Cemento Ossifying Fibroma Symptoms, Causes, Diagnosis, Treatment

The classification of fibro-osseous lesions was first introduced by Kramer and Waldron. These lesions were related to the jaws and mandible. The evolution of bone-related lesions has been studied and researched for the past few decades. As a result, fibrous dysplasia and ossifying fibroma are the two major types of these lesions.

The osteogenic neoplasm, also known as cemento ossifying fibroma is a lesion that is categorized as non-neoplastic. Cemento ossifying fibroma is described as neoplasms that are non-encapsulated. The mineralized material is present in the tissue, which varies in amount. The fibrous tissue resembles the bone due to its structure.

These fibro-osseous lesions are benign and can arise from the skull or skeleton of the face. The majority of the cases, around 70%, are seen to arise from the regions of the head and neck. This particularly includes the jaws. The recurrence of cemento ossifying fibroma is rare.

Cemento Ossifying Fibroma Symptoms, Causes, Diagnosis, Treatment

Cemento Ossifying Fibroma Symptoms

The fibroma is an intra-bony mass that has slow growth. The location of the cemento ossifying fibroma is mandibular premolars and sometimes molars as well. The patients usually present with no symptoms. This means it is asymptomatic. Furthermore, patients who experience symptoms of cemento ossifying fibroma might experience one of the following symptoms:

  • Pain and swelling in the jaw or affected areas
  • Loose teeth
  • Swelling expands to the entire jaw, which is often painless
  • Opening and closing of mouth becomes difficult
  • Difficulty in swallowing
  • Sores and ulcers in the mouth can be painful and discomforting
  • Bad odor of mouth
  • Bleeding from the mouth can be recurrent
  • A patch in the mouth can be an early sign of these fibromas
  • Dentures do not fit properly
  • Lower teeth, lip, and chin area can be felt numb all the time
  • Speech difficulties
  • A lump in the neck can also be seen

Cemento Ossifying Fibroma Causes

The primary culprits of the cemento fibroma can be excessive tobacco use and smoking. Alcohol can also be one of the reasons behind this fibroma. Chemicals in tobacco can cause irritation of the mouth and throat leading to harmful consequences.

Human papillomavirus(HPV) can be a leading factor if the fibroma originates from the throat. These collective 200 viruses can easily spread through sex. Areca nut and betel leaf are common in southeast Asian countries. Chewing them excessively can result in cemento ossifying fibroma.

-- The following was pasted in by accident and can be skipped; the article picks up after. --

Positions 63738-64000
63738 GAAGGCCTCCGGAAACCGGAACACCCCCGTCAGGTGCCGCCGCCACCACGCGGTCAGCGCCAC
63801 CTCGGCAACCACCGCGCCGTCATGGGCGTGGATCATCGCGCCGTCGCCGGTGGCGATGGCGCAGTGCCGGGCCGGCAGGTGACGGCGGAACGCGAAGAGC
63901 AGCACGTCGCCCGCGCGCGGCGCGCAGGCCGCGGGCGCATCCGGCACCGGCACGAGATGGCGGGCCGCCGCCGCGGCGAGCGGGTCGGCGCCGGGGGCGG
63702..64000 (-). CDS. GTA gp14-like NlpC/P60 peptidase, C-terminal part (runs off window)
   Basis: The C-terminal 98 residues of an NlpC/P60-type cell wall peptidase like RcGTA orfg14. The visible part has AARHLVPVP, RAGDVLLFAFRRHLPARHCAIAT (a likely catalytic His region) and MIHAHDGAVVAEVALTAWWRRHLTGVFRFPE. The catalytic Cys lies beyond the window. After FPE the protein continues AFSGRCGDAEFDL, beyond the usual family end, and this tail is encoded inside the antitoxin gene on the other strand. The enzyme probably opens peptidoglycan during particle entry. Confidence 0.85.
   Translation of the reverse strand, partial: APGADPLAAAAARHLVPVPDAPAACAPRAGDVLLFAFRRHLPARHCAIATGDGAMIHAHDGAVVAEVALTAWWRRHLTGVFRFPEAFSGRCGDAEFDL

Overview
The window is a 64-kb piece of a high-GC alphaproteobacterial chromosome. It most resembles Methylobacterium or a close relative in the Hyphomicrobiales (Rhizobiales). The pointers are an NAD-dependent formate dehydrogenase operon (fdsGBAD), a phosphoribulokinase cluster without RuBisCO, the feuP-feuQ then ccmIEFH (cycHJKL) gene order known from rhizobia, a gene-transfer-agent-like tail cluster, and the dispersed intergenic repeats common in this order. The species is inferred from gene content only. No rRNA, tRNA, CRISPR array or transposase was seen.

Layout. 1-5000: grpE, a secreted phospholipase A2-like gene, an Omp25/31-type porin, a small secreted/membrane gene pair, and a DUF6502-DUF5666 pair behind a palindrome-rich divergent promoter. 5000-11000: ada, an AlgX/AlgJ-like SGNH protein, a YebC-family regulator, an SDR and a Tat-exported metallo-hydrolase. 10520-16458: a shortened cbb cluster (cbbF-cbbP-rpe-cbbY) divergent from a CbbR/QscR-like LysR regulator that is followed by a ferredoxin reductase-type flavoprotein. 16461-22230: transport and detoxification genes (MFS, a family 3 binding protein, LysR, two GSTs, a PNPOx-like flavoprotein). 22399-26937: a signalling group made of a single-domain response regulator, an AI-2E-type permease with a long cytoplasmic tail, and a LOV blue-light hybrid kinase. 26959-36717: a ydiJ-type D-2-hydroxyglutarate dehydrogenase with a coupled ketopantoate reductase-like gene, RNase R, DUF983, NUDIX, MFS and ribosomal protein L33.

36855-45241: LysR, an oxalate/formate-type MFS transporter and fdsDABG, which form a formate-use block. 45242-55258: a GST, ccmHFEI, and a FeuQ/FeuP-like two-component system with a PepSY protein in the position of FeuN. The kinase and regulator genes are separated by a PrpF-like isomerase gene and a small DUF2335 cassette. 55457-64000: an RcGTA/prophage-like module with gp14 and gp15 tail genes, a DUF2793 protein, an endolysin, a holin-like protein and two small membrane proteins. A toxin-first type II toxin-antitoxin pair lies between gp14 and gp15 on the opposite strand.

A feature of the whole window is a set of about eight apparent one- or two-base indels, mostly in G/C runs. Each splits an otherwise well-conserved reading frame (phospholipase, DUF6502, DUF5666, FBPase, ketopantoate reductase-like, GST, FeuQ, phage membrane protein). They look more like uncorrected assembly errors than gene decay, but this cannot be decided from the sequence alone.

Moreover, oral hygiene should not be poor. Sometimes, if the teeth are missing, that can lead to inflammation or breeding ground for bacterial infections. But as explained earlier, most of the cases of cemento ossifying fibroma are benign, so the causes are usually unknown. Genetic syndrome and benign growths can be a factor in this case. 

Cemento Ossifying Fibroma Diagnosis

The diagnosis of cemento ossifying fibroma can be crucial. Physical examination is vital and is the first step to diagnose fibroma. Your doctor will physically examine your head and neck. Imaging tests are recommended by the doctor to confirm the diagnosis.

CT scan will help to find out the extent of the spread of the tumor and most importantly it helps to find out the exact location. The radio waves of MRI can be helpful and will reveal the size of the fibroma. It can also disclose other tumors present nearby. Moreover, a panorex X-ray can be used to get a 2D image of the entire jaw.

Incisional biopsy is often recommended when the test results from all the imaging techniques are clear. A piece of the fibroma or tumor is removed and clinically examined for the type and the cause. The patient is under general anesthesia during the procedure. 

Cemento Ossifying Fibroma Treatment

The first step or treatment option in the case of cemento ossifying fibroma is always complete surgical resection. This will remove all the tumors and have fewer chances of recurrence. Mandibulectomy is a procedure in which the part of the mandible is removed as it is affected. 

Maxillary bone and the upper jaw can be removed in a procedure called maxillectomy. The location of the fibroma, in this case, is important. Glossectomy and neck dissection are other procedures that can help if the tumor has spread to other parts of the body.

Benign fibroma cases don’t usually require a continuous follow-up. But in some cases, radiation and chemotherapy are prescribed to get rid of cemento ossifying fibroma completely. In other cases, annual check-ups and imaging tests are vital to ensure that the fibroma is not growing back.


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